photo: University of Colorado Photography Office
Gilbert F. White Honorary Doctor of Science,
University of Colorado
Each of us should ask what in his teaching and research is helping our fellow men strengthen their capacity to survive in a peaceful world.
On May 17, 2006, at a special ceremony attended by many of his friends, colleagues, and students, Gilbert White received an Honorary Doctorate of Science from the University of Colorado. The degree was conferred by University Chancellor Philip P. DiStefano. Richard Jessor, Distinguished Professor of Behavioral Science and former Director of C.U.'s Institute of Behavioral Science, opened the proceedings with a tribute to Gilbert. Below are Jessor's and DiStefano's remarks.
Homage to Gilbert F. White
Upon His Receiving an Honorary Doctor of Science Degree
From the University of Colorado, May 17, 2006
I count it an honor and a rare privilege to have been asked to say a few words on this extraordinary occasion—the award of an honorary Doctor of Science degree to Gilbert White. I speak from the perspective of the Institute of Behavioral Science, which sought him out to serve as its Director some three and a half decades ago. I still recall—with undiminished chagrin—asking Gilbert, during his recruiting interview with me 37 years ago, in 1969, whether he was just coming to Colorado to retire! His gentle reply to such outrageous hubris on my part was that he had a full agenda ahead of him—and indeed he did! He subsequently led IBS into becoming one of the nation's leading research centers on problems of major societal concern. And he continued to transform his own field of geography and to shape the global response to natural hazards. But it was his calm and insightful understanding of my proprietary and protective concern about the future of IBS that signaled so much about the person who was to join us. It wasn't long before Gilbert became a treasured colleague, a friend, and a scientific and personal model for all of us in IBS.
Gilbert's remarkable achievements, accomplishments, and recognitions in geography and behavioral science—the warrant for today's award of an Honorary Degree—will be noted by Chancellor DiStefano, and I leave that recital to him. I want to confine my own very brief remarks to Gilbert White the person, and to his way of being in the world, a way that, from the beginning, has informed his scientific work, shaped his impact on society, and characterized his relations with colleagues and students and friends.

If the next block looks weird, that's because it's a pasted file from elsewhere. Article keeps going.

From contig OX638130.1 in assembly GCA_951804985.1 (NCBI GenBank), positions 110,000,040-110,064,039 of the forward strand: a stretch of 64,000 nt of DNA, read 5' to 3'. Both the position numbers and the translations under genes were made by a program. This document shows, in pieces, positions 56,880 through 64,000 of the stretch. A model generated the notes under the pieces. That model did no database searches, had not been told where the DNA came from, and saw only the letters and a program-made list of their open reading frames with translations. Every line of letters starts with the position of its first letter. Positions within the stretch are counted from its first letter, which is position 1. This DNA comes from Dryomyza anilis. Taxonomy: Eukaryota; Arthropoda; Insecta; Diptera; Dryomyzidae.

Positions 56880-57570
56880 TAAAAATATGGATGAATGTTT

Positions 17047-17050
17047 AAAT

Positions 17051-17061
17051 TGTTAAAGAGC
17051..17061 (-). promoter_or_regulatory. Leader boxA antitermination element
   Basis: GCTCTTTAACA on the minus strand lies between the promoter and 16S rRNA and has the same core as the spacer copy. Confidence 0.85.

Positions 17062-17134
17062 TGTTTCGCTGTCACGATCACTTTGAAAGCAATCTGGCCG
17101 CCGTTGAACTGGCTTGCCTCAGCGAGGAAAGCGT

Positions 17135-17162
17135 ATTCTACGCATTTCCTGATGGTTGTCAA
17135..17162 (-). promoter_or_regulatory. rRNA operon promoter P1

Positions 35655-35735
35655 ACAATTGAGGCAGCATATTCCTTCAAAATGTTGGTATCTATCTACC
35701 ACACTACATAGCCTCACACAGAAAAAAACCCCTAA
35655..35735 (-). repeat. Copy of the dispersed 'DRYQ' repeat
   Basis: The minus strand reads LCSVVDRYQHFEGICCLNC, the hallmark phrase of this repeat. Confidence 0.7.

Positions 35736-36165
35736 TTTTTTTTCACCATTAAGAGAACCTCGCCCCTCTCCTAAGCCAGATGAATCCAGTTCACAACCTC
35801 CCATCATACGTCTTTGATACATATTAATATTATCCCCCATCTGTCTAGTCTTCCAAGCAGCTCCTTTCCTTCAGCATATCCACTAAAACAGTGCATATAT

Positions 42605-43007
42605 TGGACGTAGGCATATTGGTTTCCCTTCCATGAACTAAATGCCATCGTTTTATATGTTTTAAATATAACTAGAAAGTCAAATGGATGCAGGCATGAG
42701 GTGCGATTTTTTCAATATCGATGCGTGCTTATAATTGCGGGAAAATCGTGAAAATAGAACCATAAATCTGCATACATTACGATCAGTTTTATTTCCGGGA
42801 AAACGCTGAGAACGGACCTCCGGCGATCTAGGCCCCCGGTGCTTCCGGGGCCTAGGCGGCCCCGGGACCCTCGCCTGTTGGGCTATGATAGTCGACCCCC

The history of science, as Robert Merton's work in the sociology of science so clearly revealed for us, is replete with examples of competitive races for primacy of discovery, as if the true motivation for advancing knowledge were the glorification of the scientist. Other scientists have treated the scientific enterprise as a "game," one that is played against Nature, where the thrill and challenge derive from uncovering the recondite laws and principles that govern the natural and social worlds. And for still others, their scientific work is comprised of what Thomas Kuhn called "puzzle solving," the continuing accretion of new but fundamentally pedestrian bits of information that must await the second coming of a Newton or a Darwin or a Marx to make coherent sense of. None of these images captures the vision of scientific work that has animated Gilbert White's efforts across the decades. For Gilbert, the making of science has never been an end in itself. Instead, it has been his orientation that science has ultimately to be in the service of human betterment, that the scientist bears a deep responsibility to trace out and, indeed, to implement the application of new knowledge and understanding to improve the human condition. This way of being in the world of science is, unfortunately, not one that is widely shared, but it has threaded its way through all of Gilbert's scientific contributions. Here it is, in his own words, in an article on "Geography and Public Policy" written more than three decades ago: "I feel strongly that I should not go into research unless it promises results that would advance the aims of the people affected and unless I am prepared to take all practicable steps to help translate the results into action." There is something of the scientist-as-revolutionary in this outlook, and it is further evident in this cautionary comment to geographers that Gilbert made in that same article: "Let it not be said that geographers have become so habituated to talking about the world that they are reluctant to make themselves a vital instrument for changing the world."
As I watched Gilbert work over the years—both here in IBS and in weighty councils and committees across the globe—I often found myself in awe, and the psychologist in me sought to ferret out the origin of such an unusual way of being in the world of science and human affairs. Whatever the other influences on him—family, early childhood experiences, schooling—there is little question in my mind that his being a devout Quaker, and his having had a deep involvement in the American Friends Service Committee, have played a large part in forming his identity, his commitments, and his world view. Clearly, the Quaker philosophy—about the worth of every individual, about the indivisibility of the family of man, about the unacceptability of violence at all levels from personal to global, and about the incumbent obligation on all of us for socially responsible action—that philosophy illuminates the way that he has lived his life and made his mark. It is those values and that faith that have permeated his research, informed his efforts to change the world, and guided his everyday interactions with others.
(If I may be permitted an aside, would that those in today's centers of power, who glibly mouth the importance of values and faith could understand—as Gilbert does—the true meaning of such concepts as guides to humane and constructive action.)